Unfortunately, university investigation committees do NOT always follow Sam’s logic and ORI’s “law” – I have consulted for several professors on such cases (where the falsification was done by a postdoc or student):
      In one case, the professor WAS found guilty of misconduct by the committee for “being a bad mentor” — after the professor asked to be investigated when the committee “waived” on the student! In another two cases,
      the professors were investigated for one to three years and held “responsible for the falsifications” that were
      done by a postdoc or student, as an issue of “reckless misconduct.” This is grossly unfair to them. I do wish
      the university officials would watch carefully over such investigation committees and follow “the law” as Sam describes.

      Alan Price

      February 18, 2013 at 12:03 pm

      • What should be done in cases where it has been determined that the mentor does bear some responsibility ?,i believe the question to be asked is, Does this particular incident in any way, reflect on the quality of the training in that lab ? For example, is there an unrealistic ratio of trainees to mentor ?.

        I believe that where ORI has established that a mentor does indeed bear some responsibility for a trainee’s misconduct,the agency funding the training grant should be notified with a copy to the mentor’s institution.
        It should then raise a question regarding the quality of training at the time of the grant’s renewal.
        Perhaps, funding agencies could establish reasonable ratios of trainees to trainer to assure adequate supervision.

        Don Kornfeld .

        donald s kornfeld, md

        February 18, 2013 at 4:58 pm

        • I think you’ll find numerous examples at ORI and on RW where PIs are sanctioned. Sanctions can range from a mandate for extra institutional supervision to repayment to disbarment from receiving federal funds for 2 years to permanently.

          StrongDreams

          February 18, 2013 at 10:04 pm

  16. If I recall, the current Director of the US National Institutes of Health, Dr. Collins, was involved in a similar type of retraction (graduate or postdoc misconduct) many years ago. Maybe Ivan and Adam can dig this example up and present it as some sort of “historic case”. It might be interesting to revisit some of the older cases from time to time to gain perspective on our current problems.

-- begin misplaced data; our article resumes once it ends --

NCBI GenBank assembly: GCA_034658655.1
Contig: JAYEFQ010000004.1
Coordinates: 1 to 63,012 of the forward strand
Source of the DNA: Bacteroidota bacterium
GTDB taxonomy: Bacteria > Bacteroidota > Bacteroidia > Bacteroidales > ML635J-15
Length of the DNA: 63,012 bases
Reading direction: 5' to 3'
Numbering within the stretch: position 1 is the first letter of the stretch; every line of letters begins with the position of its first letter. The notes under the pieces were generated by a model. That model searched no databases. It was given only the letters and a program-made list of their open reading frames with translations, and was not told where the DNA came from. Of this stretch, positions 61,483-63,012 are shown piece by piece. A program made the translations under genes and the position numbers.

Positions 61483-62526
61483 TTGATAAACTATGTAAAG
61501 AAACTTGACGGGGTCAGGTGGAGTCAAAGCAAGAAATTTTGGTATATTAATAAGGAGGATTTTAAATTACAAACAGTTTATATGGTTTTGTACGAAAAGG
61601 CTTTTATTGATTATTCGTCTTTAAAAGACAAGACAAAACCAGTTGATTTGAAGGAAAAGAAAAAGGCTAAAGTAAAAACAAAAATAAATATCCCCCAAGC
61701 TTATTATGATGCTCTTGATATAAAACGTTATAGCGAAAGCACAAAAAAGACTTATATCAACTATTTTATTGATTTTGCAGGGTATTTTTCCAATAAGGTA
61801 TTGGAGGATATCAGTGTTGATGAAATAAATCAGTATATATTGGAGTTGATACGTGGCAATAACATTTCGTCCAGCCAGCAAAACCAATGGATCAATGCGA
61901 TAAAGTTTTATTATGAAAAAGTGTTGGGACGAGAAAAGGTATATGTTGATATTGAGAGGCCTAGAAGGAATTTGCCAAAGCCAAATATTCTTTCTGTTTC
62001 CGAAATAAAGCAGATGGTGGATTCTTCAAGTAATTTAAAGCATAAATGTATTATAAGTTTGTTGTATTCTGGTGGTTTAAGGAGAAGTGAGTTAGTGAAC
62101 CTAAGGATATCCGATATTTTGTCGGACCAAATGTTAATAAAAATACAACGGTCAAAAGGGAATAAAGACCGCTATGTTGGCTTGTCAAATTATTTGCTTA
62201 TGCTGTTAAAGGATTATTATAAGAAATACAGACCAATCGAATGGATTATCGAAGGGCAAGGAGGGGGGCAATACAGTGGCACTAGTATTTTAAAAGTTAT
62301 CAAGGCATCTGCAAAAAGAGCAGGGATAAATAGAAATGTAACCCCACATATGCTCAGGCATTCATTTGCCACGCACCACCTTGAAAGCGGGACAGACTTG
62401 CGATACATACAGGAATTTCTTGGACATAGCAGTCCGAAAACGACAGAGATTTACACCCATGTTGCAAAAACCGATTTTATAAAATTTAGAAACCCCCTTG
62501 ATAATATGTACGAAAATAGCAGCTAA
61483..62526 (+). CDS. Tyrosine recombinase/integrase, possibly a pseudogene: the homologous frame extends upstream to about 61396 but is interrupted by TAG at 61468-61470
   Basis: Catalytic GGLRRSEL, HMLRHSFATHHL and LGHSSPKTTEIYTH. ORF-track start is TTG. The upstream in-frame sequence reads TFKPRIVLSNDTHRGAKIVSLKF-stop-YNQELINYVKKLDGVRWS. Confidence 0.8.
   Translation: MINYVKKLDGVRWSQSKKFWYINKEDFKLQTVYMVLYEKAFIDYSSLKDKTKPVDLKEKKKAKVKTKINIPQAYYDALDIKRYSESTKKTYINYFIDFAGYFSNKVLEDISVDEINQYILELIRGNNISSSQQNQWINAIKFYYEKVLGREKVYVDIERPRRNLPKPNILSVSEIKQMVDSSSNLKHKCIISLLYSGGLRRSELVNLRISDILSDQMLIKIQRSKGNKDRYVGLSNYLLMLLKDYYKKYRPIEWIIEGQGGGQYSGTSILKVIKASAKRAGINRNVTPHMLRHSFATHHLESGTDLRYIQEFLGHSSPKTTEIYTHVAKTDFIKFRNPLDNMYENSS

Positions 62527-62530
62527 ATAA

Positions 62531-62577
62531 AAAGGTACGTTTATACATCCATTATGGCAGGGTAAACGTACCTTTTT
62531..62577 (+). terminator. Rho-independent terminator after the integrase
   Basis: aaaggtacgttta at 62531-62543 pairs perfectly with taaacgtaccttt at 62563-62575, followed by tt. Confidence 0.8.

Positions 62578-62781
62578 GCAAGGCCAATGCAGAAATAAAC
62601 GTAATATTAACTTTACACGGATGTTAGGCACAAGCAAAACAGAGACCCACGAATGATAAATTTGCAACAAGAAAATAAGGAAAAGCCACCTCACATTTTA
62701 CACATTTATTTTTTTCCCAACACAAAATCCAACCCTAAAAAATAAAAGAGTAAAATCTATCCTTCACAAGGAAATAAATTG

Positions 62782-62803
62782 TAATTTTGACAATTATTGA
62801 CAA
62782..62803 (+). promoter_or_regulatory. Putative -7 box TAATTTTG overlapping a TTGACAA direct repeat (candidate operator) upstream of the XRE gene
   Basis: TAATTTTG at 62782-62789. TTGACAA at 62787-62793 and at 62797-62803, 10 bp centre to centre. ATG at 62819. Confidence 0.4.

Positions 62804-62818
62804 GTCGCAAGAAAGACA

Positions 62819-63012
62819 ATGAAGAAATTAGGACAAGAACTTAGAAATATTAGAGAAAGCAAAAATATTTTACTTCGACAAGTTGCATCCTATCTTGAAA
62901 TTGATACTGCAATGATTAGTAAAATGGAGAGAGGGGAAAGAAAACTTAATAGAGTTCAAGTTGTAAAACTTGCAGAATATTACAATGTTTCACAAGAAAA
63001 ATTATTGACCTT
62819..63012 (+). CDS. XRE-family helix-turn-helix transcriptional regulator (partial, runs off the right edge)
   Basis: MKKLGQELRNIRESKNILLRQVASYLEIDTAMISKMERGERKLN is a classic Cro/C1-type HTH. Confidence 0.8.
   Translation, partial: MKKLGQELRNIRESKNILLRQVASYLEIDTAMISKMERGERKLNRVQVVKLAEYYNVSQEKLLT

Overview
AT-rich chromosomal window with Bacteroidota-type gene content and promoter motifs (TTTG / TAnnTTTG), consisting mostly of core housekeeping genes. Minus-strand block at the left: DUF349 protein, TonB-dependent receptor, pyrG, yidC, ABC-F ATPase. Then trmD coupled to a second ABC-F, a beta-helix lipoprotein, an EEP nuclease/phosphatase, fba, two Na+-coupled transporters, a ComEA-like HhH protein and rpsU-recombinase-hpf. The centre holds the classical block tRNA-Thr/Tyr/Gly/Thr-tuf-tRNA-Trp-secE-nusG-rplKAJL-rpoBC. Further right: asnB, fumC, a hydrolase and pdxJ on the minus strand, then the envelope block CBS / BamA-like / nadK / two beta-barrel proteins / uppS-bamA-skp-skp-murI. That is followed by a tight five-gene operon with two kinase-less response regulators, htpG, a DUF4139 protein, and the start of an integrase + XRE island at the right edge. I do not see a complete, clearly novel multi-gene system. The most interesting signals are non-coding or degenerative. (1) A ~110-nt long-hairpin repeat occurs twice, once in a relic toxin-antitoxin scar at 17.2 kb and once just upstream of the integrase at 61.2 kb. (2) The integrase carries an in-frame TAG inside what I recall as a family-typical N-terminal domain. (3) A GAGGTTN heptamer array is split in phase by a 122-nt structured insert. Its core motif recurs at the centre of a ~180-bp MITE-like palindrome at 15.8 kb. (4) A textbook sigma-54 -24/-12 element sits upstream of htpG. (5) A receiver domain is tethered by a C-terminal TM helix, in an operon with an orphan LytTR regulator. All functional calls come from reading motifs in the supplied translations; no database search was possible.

elledr1ver

    February 18, 2013 at 5:09 pm

    • See this ORI case summary at Pages 26-27 http://ori.hhs.gov/images/ddblock/ori_annual_report_1997.pdf

      “Amitav Hajra, University of Michigan (UM): Based upon a report from UM, information obtained by the ORI during its oversight review, and Mr. Hajra’s own admission, ORI found that Mr. Hajra, a former UM graduate student, engaged in scientific misconduct by falsifying and fabricating research data in five published research papers, two published review articles, one submitted but unpublished paper, in his doctoral dissertation, and in a submission to the GenBank data base. Mr.Hajra’s doctoral training and research was supported by PHS grants, and his experiments were conducted at NIH’s National Center for Human Genome Research (NCHGR). Mr. Hajra began his graduate research at the University of Michigan with Dr. Francis Collins as his mentor. When Dr. Collins later accepted the position of director of the NCHGR and established a research laboratory at the NIH, Mr. Hajra continued his research on the NIH campus. The possibility that data had been fabricated or falsified first came to the attention of Dr. Collins when an editor informed him that reviewers of a manuscript had questioned the authenticity of a figure. When intervening events and a survey of laboratory notebooks and other data confirmed deep concerns, Dr. Collins confronted the
      student who admitted to fabricating major portions of his dissertation research and related research publications. The UM, NIH and ORI were notified. Dr. Collins also submitted retractions and corrections of the relevant publications and databases. ORI asked the UM, where Mr. Hajra was completing his final year of medical school, to conduct a formal investigation. The following research reports (1-5) and review articles
      (6-7) contained falsified and fabricated data. . . .Mr. Hajra was found to be solely responsible for the data
      falsification and fabrication and no patients were involved in the research. Mr. Hajra accepted the ORI finding
      and entered into a Voluntary Exclusion Agreement in which he voluntarily agreed, for the 4-year period
      beginning July 7, 1997, to exclude himself from any Federal grants, contracts or cooperative agreements and to exclude himself from serving in any advisory capacity to the PHS.”

      Alan Price

      February 19, 2013 at 9:54 pm

      • Thanks. I had a vague recollection of the case but had no idea it was so involved.

        elledr1ver

        February 21, 2013 at 7:56 am

  17. I do not understand why Cell would not contact the first author regarding the retraction. I assume this is atypical, given this previous editorial from Nature: http://www.nature.com/nm/journal/v9/n9/full/nm0903-1093.html.
    Especially here, given that there are only two authors, why would they not have contacted everybody associated with the article? Nature claims they try to resolve such an issue prior to retraction, and such retractions consequently, take a long time to sort out. In light of that, this situation seems odd.

    hubert j farnsworth

    February 19, 2013 at 5:58 pm

    • @Hubert,
      “The first author, Amar Thyagarajan, has declined to sign this retraction notice.”

      StrongDreams

      February 19, 2013 at 6:13 pm

      • @StrongDreams:
        From RetractionWatch above:
        “Update, 1:30 p.m. Eastern, 2/15/13: Thyagarajan sent the following comment: